Writer, blogger, philosopher and self-described “interestingness hunter-gatherer” Maria Popova explains Brain Pickings, a delightfully-insightful website where she reflects on everything from literature and physics to astronomy and art.
Maria tells Nerdette hosts Tricia Bobeda and Greta Johnsen about her rigorous daily diet of reading, writing, tweeting, and reflecting, as well as her newest guilty pleasure: Playing bridge. “I have to say,” she said, “I have card dreams now.”
Maria on how she finds the material for Brain Pickings
For a long time, I’ve said literature is the original internet. Any book you read, whenever there’s a footnote, a citation, a passing allusion, that’s a hyperlink to another book, another text. And for me now at this point 10 years in — I’ve been doing this for 10 years — I would say the vast majority of what I read, which is what I think about and consequently what I write about, comes from this semi-serendipitous hyperlinking, starting with things that I’m already enjoying and know and love. They lead me further and further out to these new frontiers of disciplines and thinkers that I’m yet to discover.
Maria on exploring her grandmother’s house full of encyclopedias
The most delightful thing in encyclopedias to me is that you pull this book off the shelf, you open on a random page and you learn about pottery in Bolivia. And then next to it you learn about Japanese music of the 16th century. Which is to say you discover things that are wonderful that you were not looking for. And on the internet, you don’t really get to do that. Most of it is search driven, so most of it is finding only what we look for. I think it’s so wonderful to have that opposite experience.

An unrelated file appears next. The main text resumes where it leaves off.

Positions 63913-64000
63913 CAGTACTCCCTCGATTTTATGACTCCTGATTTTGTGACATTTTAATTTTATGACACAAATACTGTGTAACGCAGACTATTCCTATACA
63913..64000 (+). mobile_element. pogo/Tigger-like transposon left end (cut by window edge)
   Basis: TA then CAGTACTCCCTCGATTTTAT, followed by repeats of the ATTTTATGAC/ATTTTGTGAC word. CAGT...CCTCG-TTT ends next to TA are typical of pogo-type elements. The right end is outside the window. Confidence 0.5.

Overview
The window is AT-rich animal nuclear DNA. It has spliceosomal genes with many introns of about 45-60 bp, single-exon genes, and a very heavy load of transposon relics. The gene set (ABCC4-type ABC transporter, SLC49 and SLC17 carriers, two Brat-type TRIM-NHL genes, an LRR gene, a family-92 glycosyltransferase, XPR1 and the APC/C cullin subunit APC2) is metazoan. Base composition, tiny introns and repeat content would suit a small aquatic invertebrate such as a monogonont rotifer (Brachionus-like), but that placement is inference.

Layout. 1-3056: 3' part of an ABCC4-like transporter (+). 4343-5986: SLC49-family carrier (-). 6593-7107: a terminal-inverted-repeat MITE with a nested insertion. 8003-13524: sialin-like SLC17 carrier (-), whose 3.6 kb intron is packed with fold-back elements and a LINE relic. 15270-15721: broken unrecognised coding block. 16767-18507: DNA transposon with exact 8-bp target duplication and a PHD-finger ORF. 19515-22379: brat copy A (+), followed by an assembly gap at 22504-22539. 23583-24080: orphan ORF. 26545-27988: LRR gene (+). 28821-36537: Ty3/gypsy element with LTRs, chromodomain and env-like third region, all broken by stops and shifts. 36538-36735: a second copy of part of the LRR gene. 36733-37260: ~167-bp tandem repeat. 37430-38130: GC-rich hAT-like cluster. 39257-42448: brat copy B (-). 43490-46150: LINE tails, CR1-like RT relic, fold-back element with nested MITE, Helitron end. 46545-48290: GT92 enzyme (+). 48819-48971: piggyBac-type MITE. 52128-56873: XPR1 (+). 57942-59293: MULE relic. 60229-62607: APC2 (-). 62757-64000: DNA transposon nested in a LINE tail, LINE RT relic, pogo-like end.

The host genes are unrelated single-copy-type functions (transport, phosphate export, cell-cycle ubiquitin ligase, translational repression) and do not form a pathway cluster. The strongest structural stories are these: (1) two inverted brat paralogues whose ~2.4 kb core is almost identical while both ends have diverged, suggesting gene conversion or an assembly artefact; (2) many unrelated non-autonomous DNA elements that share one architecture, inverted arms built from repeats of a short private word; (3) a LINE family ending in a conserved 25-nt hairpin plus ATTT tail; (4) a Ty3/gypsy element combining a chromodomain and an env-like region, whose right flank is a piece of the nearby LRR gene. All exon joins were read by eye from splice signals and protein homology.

Maria on her most popular posts and why she does what she does
I still write it for me. It’s still kind of my record of my growth and my learning and the things that move me and animate me, so I don’t look at stats … I have more of an anecdotal sense of what resonates most because I get a lot of letters from readers. But some things I think become popular by a combination of their inherent meaning or interestingness.
One example more recently: I had written about this woman, Lise Meitner, who was a physicist a long, long time ago before women could go to university. She discovered nuclear fission and was subsequently excluded from the Nobel Prize for the discovery that she herself had made.
I had done a fairly long piece on this obscure person — very scientific, very historical-biographical — and it really resonated with people. And I think it’s because we’re coming to terms with the systemic exclusion of women from recognition for cultural contributions that we’ve made over the decades and centuries and, perhaps, millennia.
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